They also follow a certain rule: never wager more than a certain amount of your bankroll on anything, period. If you risk too much, you could seriously cripple yourself — even if the upside’s incredibly high.

When thinking like a chess player can hurt you.

Sometimes chess players need to take risks — especially when they’re underdogs.

For example, for two World Chess Championship matches in a row, every single game ended in a draw. Then the reigning champ, Magnus Carlsen, won in a “speed chess” sudden death match.

Carlsen’s easily the best speed chess player in the world, so if the match goes to a tiebreaker, Carlsen’s almost sure to win. So if you’re the underdog, facing Carlsen, then you have to take a chance at some point, and make a unique move to throw the game into unknown territory.

You might win the game, and you might lose the game, but taking a chance gives you much better odds than just drawing all 14 games and getting crushed in a speed-chess tiebreaking round.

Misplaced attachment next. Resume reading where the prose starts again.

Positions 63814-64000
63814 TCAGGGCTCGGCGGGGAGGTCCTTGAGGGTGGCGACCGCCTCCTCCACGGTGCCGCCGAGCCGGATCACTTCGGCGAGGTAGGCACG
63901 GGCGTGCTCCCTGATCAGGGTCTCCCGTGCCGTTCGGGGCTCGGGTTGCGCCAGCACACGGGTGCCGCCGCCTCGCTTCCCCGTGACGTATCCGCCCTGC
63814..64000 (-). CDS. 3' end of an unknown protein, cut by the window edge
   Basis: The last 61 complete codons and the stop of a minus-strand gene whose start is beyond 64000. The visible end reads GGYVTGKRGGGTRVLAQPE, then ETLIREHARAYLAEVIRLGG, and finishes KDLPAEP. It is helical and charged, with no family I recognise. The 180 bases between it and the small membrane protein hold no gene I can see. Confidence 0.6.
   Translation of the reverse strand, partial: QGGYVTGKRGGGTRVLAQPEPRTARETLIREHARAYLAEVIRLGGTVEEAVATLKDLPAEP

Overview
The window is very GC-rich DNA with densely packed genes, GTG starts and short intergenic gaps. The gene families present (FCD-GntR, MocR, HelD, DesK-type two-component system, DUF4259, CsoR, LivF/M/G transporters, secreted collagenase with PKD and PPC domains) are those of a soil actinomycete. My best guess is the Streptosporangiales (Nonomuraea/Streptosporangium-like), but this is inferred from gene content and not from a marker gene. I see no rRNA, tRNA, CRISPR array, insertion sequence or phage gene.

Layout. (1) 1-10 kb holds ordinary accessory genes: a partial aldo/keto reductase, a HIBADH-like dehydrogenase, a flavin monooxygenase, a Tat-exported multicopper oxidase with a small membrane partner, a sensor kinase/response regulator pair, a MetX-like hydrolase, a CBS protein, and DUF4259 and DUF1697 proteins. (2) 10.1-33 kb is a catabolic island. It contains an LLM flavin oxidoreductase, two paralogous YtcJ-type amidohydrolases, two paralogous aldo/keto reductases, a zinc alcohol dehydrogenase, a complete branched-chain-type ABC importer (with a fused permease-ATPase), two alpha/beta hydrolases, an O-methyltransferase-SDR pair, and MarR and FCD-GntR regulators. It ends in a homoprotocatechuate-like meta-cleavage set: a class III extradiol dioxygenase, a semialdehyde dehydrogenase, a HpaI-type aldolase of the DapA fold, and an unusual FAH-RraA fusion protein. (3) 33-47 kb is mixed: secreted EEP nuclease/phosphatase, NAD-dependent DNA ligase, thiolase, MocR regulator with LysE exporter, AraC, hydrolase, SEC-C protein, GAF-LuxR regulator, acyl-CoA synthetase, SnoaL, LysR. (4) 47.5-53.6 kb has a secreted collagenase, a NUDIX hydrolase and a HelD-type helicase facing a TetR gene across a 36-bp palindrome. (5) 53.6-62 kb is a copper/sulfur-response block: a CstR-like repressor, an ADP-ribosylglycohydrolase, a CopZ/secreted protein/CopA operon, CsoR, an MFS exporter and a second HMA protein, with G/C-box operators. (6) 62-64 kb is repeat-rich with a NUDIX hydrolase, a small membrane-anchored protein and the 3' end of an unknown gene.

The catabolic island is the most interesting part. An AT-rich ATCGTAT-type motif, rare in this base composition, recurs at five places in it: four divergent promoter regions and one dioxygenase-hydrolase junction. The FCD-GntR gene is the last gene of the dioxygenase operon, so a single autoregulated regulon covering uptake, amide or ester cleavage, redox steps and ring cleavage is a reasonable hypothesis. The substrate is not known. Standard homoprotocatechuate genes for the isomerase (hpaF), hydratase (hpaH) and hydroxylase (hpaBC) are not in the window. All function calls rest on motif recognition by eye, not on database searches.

Doug Polk, the 3-time World Series of Poker bracelet winner, asked chess grandmaster Hikaru Nakamura on his podcast, “Why don’t chess players take more chances in situations like these? Why don’t they say, ‘Well, I’m gonna lose if this thing goes to sudden death, so I’ve gotta take a shot now’?”

“That’s just not how chess players think,” said Nakamura.

When thinking like a poker player can hurt you.

Playing poker requires incredibly high levels of discipline. Humans aren’t naturally very good at risk management, so unless you have Zen-Buddha-like control of your mind, you’re gonna slip up at some point.

That’s part of the reason why there are so many stories of poker players going broke. Gus Hansen, for example, was once a great poker player and had millions to his name. He lost most of it, and today holds a job as an accountant.

Even worse, many poker players die prematurely. Stu Ungar, the three-time World Series of Poker Main Event champ, developed a huge drug addiction and died.

Even if it doesn’t kill you or bankrupt you, poker can chemically affect your brain. Some players get to a point where they just need “action”. Without something on the line, they get bored.

Once, a poker commentator told a story of playing golf with Phil Ivey, who’s often considered the greatest poker player of all time. They were playing $100 a hole — which was a lot of money, for the commentator.

But for Phil Ivey, it was chump change, and it just wasn’t enough to stimulate him. “I need more”, he said, so he called a friend of his and bet $10,000 that he would make par on the next hole.

How should you think about risk?